Dick Weekley, the co-founder of Texans for Lawsuit Reform, says Perry showed genuine political courage in resisting calls for watered-down reforms that wouldnt have addressed the core problem. He recalls that in 2002 Perry vetoed a bill strongly supported by doctors that would have required them to prompt payment from health maintenance organizations. In the eyes of the tort reform advocates, the bill was a Trojan Horse compromise negotiated between doctors and trial lawyers. There was a huge response from physicians [against the veto], Kim Ross, the former top lobbyist for the Texas Medical Association, said. TMA went so far as to endorse Tony Sanchez, Perrys millionaire Democratic opponent in the 2002 election. Perry sent a signal that he wanted real reform and would stand his ground, Weekley told me. Soon the medical lobbyists playing footsie with the trial lawyers were gone and the obstacles to real reform started falling. ..
AND now the TMA is endorsing Gov. Rick Perry. They understand now what he was doing would HELP them.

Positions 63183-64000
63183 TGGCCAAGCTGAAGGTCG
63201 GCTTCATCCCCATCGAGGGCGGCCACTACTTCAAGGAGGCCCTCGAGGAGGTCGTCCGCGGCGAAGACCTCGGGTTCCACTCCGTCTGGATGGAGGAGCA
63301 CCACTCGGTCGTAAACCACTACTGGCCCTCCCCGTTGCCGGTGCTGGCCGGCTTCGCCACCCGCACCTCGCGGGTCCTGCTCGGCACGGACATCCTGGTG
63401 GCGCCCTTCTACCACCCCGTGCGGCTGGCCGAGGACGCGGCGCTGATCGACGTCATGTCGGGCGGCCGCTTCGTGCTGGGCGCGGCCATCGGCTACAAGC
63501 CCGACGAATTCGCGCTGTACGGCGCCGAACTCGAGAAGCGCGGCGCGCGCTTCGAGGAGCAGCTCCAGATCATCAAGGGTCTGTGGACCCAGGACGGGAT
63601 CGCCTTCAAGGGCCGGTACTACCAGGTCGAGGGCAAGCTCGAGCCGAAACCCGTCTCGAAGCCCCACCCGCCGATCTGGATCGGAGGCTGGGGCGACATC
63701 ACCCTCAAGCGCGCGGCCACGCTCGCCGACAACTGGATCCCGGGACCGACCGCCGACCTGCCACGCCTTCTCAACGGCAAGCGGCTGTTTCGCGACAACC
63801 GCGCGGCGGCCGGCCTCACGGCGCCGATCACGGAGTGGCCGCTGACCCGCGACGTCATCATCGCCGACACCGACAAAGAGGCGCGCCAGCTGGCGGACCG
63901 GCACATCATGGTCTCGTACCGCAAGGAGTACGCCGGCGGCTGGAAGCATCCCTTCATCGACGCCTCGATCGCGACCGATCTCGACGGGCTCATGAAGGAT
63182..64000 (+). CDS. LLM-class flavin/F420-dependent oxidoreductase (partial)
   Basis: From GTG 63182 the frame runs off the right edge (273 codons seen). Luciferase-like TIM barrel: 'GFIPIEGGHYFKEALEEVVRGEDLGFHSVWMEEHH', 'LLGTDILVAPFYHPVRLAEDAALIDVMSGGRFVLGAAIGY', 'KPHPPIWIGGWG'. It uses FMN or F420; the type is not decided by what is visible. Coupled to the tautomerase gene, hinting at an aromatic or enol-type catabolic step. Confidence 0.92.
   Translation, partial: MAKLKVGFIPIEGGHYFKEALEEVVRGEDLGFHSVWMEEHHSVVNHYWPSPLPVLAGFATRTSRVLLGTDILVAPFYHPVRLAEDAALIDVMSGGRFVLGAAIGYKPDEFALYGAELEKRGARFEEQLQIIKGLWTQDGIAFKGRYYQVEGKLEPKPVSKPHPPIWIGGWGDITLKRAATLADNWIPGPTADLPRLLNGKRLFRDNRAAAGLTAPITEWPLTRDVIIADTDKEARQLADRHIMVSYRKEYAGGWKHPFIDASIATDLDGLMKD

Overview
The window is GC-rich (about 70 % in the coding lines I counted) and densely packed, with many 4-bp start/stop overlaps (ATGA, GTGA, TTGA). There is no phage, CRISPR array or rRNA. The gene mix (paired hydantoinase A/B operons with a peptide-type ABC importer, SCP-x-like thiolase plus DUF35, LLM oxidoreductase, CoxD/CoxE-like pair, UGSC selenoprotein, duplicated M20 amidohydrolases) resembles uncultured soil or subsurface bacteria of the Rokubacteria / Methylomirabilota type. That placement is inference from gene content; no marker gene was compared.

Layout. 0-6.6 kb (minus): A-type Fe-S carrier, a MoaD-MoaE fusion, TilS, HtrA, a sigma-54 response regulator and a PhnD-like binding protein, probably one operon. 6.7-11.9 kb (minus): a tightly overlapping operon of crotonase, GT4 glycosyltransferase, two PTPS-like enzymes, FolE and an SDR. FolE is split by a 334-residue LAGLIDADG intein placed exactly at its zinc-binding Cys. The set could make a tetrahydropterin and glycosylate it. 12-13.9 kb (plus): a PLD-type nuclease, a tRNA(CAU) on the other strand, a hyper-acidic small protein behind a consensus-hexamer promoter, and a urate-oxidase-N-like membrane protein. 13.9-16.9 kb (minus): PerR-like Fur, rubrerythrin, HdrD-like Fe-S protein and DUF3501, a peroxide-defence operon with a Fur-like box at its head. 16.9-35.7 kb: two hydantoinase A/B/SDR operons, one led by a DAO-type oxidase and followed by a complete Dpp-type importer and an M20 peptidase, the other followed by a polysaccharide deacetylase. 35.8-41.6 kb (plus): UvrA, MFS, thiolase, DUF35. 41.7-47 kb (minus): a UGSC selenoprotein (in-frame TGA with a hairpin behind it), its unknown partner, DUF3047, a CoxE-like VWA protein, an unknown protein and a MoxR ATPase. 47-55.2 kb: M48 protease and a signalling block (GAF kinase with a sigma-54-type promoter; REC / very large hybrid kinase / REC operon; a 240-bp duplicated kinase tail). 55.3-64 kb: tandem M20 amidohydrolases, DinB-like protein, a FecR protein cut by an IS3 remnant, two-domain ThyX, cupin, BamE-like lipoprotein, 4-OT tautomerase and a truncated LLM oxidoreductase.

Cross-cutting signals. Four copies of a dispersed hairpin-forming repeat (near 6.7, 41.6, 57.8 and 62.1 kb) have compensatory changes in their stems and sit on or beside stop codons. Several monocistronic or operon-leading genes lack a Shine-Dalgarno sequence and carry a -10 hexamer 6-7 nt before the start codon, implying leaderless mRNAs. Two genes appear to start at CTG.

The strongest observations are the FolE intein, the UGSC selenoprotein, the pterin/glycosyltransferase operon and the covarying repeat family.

...."The Texas Medical Associations political action committee recently endorsed him for president, and its members are helping him raise money and make connections with medical groups in other states.".... source
"With the signature of Gov. Rick Perry today, Texas has joined three other states stating their intention to enter into a health care compact.
The compact, which would challenge the authority of the federal government to dictate the terms of the federally and state funded Medicaid program, was part of a wide-ranging health care reform bill, Senate Bill 7, passed by the Texas Legislature in its recently concluded special session.
Georgia, Oklahoma and Missouri have already signed onto the compacts movement, with Missouri Gov. Jay Nixon signing a bill into law on Thursday.
The law establishes Texas, along with the other three states, as pioneers in an uncharted use of Article 1, Section 10 of the Constitution which allows states to enter into agreements that, with the approval of Congress, cannot be abridged by the federal government. There are more than 200 state compacts currently in effect, nearly all of them related to commerce. ..
MEANWHILE MITT ROMNEY is pushing these health care exchanges
July 16, 2011: Romney Adviser Backs Obama Health Exchanges